Carpell was born in [[Saginaw, Michigan]] in 1889, the son of Maximillian A. and Elizabeth (Heydrich) Carpell.<ref>{{cite news|title=Michigan's Gold Star Record: World War I|publisher=Michigan History Magazine, Volume 29|year=1945|page=281}}</ref>
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Carpell was born in Saginaw, Michigan in 1889, the son of Maximillian A. and Elizabeth (Heydrich) Carpell.<ref>{{cite news|title=Michigan's Gold Star Record: World War I|publisher=Michigan History Magazine, Volume 29|year=1945|page=281}}</ref>
   
Carpell enrolled at the [[University of Michigan]] and played for the [[Michigan Wolverines football]] team from 1909 to 1912 under head coach [[Fielding H. Yost]].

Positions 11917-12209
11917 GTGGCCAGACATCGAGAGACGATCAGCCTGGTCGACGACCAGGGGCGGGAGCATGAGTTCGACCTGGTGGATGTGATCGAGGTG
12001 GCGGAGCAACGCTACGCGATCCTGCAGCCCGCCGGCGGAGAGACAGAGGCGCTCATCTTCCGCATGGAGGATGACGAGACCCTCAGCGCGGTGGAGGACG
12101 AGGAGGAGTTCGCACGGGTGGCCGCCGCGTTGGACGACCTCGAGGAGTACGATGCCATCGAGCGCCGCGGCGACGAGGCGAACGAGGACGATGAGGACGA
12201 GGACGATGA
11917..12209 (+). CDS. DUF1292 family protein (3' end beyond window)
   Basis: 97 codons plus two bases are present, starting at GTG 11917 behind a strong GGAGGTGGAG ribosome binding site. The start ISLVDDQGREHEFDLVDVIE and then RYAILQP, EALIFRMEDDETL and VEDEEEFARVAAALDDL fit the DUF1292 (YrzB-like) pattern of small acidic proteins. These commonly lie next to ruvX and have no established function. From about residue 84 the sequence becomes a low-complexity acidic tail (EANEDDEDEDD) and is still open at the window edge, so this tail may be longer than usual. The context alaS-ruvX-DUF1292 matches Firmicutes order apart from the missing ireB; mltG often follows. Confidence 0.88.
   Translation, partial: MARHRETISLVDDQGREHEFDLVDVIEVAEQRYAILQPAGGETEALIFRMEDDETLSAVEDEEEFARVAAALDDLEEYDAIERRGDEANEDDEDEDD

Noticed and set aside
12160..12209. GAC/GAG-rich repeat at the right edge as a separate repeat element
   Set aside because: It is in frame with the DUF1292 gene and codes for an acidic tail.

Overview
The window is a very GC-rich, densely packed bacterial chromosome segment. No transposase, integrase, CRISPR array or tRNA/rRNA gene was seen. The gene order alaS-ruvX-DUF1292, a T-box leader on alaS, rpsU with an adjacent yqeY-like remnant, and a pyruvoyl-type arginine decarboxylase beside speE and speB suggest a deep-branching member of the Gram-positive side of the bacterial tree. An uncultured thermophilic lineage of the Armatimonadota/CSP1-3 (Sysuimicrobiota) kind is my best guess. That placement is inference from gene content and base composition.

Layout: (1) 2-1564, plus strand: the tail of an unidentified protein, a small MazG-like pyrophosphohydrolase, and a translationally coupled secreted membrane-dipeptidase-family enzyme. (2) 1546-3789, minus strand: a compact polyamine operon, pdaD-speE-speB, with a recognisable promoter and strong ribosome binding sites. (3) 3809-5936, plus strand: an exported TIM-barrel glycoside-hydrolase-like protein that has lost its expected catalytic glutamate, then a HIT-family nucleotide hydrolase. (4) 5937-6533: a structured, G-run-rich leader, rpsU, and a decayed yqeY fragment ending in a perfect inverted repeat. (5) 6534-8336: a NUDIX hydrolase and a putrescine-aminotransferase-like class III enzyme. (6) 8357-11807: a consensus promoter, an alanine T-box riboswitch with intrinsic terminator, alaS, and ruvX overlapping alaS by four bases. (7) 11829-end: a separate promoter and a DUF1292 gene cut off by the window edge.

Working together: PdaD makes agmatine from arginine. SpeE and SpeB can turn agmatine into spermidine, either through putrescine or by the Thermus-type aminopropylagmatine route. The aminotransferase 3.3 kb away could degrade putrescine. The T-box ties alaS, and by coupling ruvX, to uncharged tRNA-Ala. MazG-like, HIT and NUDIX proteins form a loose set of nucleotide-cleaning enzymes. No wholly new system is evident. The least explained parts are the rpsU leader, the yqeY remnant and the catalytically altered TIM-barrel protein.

+
Carpell enrolled at the University of Michigan and played for the Michigan Wolverines football team from 1909 to 1912 under head coach [[Fielding H. Yost]].
   
 
After graduating from Michigan, Carpell went into the real estate brokerage business in Detroit with an office in the [[Penobscot Building]].
 
After graduating from Michigan, Carpell went into the real estate brokerage business in Detroit with an office in the [[Penobscot Building]].
   
In 1913, he served as the head football coach at [[Albion College]]. He led the Albion Britons to a record of 2-3-2 in his one season as head coach.<ref>{{cite web|title=Albion Fall Sports Media Guide|year=2011|publisher=Albion College|pages=25, 28|url=http://www.albion.edu/sports/images/mediaguides/11fallguide.pdf}}</ref>
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In 1913, he served as the head football coach at Albion College. He led the Albion Britons to a record of 2-3-2 in his one season as head coach.<ref>{{cite web|title=Albion Fall Sports Media Guide|year=2011|publisher=Albion College|pages=25, 28|url=http://www.albion.edu/sports/images/mediaguides/11fallguide.pdf}}</ref>